CANADA FX DEBT-C$ strengthens to a 7-week high as oil rallies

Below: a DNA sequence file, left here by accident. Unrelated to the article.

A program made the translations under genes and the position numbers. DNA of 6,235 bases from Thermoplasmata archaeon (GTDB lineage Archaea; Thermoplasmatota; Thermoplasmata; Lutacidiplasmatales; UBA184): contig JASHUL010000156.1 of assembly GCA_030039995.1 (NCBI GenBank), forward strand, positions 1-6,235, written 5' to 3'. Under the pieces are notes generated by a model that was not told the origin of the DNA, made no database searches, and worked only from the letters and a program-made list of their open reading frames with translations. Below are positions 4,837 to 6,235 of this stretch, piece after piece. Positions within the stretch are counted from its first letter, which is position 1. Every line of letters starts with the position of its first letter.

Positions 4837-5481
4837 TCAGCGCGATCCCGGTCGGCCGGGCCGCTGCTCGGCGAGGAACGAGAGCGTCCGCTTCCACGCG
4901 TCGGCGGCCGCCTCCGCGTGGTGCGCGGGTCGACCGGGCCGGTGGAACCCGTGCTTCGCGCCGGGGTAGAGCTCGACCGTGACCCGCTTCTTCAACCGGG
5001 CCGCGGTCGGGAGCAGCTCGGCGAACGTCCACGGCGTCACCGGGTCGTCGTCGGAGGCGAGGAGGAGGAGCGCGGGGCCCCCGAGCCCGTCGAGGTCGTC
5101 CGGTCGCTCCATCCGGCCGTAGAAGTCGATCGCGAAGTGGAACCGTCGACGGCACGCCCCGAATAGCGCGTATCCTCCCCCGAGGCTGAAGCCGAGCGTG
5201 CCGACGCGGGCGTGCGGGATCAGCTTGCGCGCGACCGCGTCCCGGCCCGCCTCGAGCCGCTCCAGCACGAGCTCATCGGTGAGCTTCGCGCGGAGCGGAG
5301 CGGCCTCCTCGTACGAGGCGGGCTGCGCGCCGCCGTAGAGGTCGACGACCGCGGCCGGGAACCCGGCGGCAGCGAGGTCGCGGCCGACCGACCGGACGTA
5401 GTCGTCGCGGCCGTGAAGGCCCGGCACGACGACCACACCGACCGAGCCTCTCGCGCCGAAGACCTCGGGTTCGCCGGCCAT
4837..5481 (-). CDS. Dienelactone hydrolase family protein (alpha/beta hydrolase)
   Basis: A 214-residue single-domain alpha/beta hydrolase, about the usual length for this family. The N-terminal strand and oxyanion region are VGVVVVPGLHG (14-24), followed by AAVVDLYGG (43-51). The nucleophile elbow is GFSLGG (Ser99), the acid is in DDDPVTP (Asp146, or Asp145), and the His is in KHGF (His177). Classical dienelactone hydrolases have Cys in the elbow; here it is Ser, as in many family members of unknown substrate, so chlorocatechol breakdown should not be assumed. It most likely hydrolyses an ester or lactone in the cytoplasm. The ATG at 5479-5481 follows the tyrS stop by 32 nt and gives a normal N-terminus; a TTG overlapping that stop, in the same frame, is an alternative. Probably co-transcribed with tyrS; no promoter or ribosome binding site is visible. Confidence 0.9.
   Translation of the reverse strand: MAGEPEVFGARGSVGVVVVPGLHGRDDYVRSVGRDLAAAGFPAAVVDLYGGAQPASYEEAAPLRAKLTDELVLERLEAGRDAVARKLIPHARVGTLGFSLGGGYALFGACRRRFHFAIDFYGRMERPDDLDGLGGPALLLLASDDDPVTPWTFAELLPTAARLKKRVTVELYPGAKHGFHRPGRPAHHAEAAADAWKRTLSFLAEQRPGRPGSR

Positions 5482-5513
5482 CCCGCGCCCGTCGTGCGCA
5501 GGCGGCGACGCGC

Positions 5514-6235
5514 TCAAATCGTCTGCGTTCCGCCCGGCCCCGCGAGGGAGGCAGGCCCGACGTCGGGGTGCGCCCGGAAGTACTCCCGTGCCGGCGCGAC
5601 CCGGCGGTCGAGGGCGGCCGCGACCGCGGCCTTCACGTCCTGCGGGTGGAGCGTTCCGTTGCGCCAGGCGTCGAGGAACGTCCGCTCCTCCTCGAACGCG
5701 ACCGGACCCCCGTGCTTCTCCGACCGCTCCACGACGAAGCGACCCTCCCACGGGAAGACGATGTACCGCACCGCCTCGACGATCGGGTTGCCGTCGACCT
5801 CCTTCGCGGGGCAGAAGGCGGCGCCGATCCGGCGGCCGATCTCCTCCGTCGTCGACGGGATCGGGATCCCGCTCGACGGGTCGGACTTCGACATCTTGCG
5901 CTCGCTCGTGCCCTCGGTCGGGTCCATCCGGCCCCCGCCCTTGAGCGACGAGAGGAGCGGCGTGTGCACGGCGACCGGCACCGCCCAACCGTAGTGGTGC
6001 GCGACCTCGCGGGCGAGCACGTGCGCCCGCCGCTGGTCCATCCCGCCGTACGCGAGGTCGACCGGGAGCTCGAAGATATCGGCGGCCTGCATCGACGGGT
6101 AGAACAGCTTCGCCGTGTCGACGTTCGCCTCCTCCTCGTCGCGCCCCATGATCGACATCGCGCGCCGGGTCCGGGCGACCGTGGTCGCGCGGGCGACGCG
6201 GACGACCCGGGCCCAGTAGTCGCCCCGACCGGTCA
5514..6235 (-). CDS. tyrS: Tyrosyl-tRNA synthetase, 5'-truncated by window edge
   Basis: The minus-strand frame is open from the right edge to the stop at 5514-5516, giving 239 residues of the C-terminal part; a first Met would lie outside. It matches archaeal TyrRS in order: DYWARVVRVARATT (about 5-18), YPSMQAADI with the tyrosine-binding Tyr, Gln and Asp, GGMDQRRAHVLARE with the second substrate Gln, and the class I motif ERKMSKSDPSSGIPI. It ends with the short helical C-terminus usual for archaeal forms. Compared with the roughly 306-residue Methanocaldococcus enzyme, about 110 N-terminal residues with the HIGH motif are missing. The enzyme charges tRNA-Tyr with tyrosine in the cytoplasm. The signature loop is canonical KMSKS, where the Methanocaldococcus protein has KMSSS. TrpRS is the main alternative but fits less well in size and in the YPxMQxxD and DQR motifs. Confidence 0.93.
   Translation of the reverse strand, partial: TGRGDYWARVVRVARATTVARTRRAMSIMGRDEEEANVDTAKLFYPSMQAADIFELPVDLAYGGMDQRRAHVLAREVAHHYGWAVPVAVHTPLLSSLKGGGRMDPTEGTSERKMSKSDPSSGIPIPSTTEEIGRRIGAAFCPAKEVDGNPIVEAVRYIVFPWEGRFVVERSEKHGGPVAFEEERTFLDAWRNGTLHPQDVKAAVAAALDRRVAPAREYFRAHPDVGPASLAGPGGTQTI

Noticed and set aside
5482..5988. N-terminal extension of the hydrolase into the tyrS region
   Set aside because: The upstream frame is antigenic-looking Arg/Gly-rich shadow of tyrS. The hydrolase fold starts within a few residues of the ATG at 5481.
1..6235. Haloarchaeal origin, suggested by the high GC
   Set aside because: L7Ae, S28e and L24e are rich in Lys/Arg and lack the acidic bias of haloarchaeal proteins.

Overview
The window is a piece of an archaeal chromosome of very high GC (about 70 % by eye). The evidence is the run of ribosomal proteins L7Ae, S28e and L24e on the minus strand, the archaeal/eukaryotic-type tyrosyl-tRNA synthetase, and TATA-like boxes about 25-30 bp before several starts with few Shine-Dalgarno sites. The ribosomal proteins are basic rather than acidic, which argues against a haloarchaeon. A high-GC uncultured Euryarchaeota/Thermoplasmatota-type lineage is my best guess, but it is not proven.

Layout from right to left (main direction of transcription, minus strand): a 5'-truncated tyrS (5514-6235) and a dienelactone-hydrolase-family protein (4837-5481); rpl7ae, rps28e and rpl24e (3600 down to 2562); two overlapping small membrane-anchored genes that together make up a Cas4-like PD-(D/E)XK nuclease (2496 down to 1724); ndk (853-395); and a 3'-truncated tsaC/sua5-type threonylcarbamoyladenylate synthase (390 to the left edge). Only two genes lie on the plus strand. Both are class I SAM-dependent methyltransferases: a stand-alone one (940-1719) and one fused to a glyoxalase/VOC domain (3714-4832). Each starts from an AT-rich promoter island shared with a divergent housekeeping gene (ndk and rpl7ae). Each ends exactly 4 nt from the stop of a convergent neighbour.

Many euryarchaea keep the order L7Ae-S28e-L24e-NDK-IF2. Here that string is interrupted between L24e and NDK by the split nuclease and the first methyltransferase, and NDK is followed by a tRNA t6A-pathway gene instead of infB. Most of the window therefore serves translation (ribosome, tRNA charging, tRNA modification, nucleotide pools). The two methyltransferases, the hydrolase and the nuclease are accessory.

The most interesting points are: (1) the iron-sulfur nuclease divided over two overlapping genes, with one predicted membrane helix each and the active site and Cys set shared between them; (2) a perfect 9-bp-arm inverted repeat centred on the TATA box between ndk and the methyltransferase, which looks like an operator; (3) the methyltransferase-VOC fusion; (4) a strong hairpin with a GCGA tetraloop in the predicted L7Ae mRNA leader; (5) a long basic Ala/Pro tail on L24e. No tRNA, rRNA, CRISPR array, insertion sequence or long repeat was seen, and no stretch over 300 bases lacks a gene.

(Adds analyst quotes and details, updates prices) * Canadian dollar ends at C$1.3191, or 75.81 U.S. cents * Loonie touches its strongest since Oct. 20 at C$1.3184 * Bond prices lower across steeper yield curve By Fergal Smith TORONTO, Dec 8 (Reuters) - The Canadian dollar strengthened to a seven-week high against its U.S. counterpart on Thursday, as higher oil prices offset broader gains for the greenback after the European Central Bank's monetary policy decisions. Gains for the loonie came despite the Bank of Canada on Wednesday pointing to a "significant" amount of slack in the Canadian economy as it held interest rates steady. "Right now, this is not a market that is very bearish on Canada ... even though Canada is still mired with great difficulties and long-term prospects look rather dim," said Jimmy Jean, senior economist at Desjardins. Optimism that U.S. economic stimulus will boost Canada's exports has offset the threat of protectionism, with the market "not properly integrating the negatives for Canada," Jean said. Donald Trump's U.S. presidential election win has triggered uncertainty about the outlook for the North American Free Trade Agreement, which economists say will discourage investment. The Canadian dollar ended at C$1.3191 to the greenback, or 75.81 U.S. cents, stronger than Wednesday's close of C$1.3237, or 75.55 U.S. cents. The currency's weakest level of the session was C$1.3251, while it touched its strongest since Oct. 20 at C$1.3184. Higher prices for oil, one of Canada's major exports, have helped support the loonie after last week's output cut agreement by members of the Organization of the Petroleum Exporting Countries. U.S. crude oil futures settled up $1.07 at $50.84 a barrel on growing optimism that non-OPEC producers might also agree to cut output. The U.S. dollar rose against a basket of major currencies, including the euro, as the ECB extended its asset purchase programme at a reduced level and introduced measures allowing it to buy more short-dated bonds. Canadian government bond prices were lower across a steeper yield curve in sympathy with U.S. Treasuries and German government bonds. The two-year fell 3 Canadian cents to yield 0.719 percent and the benchmark 10-year declined 58 Canadian cents to yield 1.662 percent. Canada's housing market showed some signs of softening in November as new construction starts fell, but separate data showed prices rose in October and permits for future building jumped, suggesting the market could have strength in reserve. (Reporting by Fergal Smith; Editing by Tom Brown)
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